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Police speak out for—and against—enforcing immigration laws.

In January 2017, President Trump signed an executive order empowering state and local law enforcement agencies to perform the functions of immigration officers to the maximum extent of the law.Exec. Order No. 13768, 3 C.F.R. 8799 (2017). The order also threatened to deny federal funding to cities that failed to cooperate.Exec. Order No. 13768, 3 C.F.R. 8799 (2017). at 8801

The executive order was issued in response to so-called “sanctuary cities”—those jurisdictions that have policies or practices that protect illegal immigrants from federal enforcement efforts. In response, 63 police chiefs and sheriffs issued a letter in March 2017 expressing opposition to having their local agencies be required to enforce federal immigration laws and objecting to the defunding of sanctuary cities.Tom Jackman, “Police Chiefs’ Immigration Task Force Outlines Opposition to Trump Policy,” Washington Post, March 1, 2017.  The signatories said that requiring local police to serve in an immigration enforcement capacity would damage relationships with communities and adversely impact community-oriented policing tactics, in addition to taxing already-scant resources.Exec. Order No. 13768, 3 C.F.R. 8799 (2017).  Other police leaders have noted that public safety depends on residents’ willingness to report crime and serve as witnesses, which is undermined when they are made to fear contacting local police because it might lead to their deportation or the deportation of a loved one.Timothy Williams and Richard A. Oppel, Jr., “Police Chiefs Say Trump’s Law Enforcement Priorities Are Out of Step,” New York Times, February 12, 2017David Pughes and Art Acevedo, “Texas Police Chiefs: Do Not Burden Local Officers with Federal Immigration Enforcement,” Dallas News, April 28, 2017; and Aaron Katersky, “NYC Police Head Reminds Officers Not to Help in Deporting Immigrants Unless Public Safety at Risk,” ABC, February 23, 2017.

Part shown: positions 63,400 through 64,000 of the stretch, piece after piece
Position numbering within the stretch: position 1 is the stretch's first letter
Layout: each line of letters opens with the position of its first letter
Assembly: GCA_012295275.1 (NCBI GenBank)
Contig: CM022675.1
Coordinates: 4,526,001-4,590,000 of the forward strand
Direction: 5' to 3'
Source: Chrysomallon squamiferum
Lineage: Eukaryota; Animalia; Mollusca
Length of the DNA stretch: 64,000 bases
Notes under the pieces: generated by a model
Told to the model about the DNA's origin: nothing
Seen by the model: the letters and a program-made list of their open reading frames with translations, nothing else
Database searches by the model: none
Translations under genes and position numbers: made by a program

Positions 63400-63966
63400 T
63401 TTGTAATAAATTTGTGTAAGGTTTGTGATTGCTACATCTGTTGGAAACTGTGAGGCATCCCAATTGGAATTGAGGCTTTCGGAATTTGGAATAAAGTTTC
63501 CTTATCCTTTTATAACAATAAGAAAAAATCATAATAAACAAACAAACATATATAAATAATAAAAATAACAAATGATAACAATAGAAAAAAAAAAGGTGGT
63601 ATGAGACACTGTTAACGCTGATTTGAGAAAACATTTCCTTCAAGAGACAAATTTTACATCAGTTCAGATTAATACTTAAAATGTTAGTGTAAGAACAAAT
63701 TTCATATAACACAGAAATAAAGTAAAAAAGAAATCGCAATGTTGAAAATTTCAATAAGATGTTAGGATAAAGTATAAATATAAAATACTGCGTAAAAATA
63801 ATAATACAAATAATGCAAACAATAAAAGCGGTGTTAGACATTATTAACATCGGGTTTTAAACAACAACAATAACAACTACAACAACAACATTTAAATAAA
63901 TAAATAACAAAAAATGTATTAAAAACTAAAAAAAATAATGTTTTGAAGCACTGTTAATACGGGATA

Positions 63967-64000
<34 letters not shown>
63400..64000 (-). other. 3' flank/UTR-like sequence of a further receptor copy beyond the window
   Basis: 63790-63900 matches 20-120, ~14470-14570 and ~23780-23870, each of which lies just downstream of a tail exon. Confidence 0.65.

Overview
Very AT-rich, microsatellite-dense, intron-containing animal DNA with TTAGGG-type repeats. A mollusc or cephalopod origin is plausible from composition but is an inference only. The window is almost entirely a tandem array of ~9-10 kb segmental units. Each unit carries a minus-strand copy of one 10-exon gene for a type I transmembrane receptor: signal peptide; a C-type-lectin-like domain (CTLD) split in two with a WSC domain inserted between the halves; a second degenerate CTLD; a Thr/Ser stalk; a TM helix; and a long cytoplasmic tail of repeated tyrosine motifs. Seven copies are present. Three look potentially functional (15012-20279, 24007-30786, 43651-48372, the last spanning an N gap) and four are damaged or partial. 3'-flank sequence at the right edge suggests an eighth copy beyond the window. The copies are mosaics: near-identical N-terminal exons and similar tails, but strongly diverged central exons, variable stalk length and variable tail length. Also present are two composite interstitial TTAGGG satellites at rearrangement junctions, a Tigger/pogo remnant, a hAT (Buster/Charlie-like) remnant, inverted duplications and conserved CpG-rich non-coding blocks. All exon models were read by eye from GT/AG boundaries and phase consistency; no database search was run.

Some law enforcement leaders, however, have publicly announced that they oppose sanctuary laws and declared their desire to assist federal authorities in enforcing immigration laws.Jazmine Ulloa, “Most California Sheriffs Fiercely Opposed the ‘Sanctuary State’ Law. Soon They’ll Have to Implement It,” Los Angeles Times, November 12, 2017; and Caitlin Dickerson, “A Sheriff’s Bind: Cross the White House, or the Courts,” New York Times, September 13, 2017.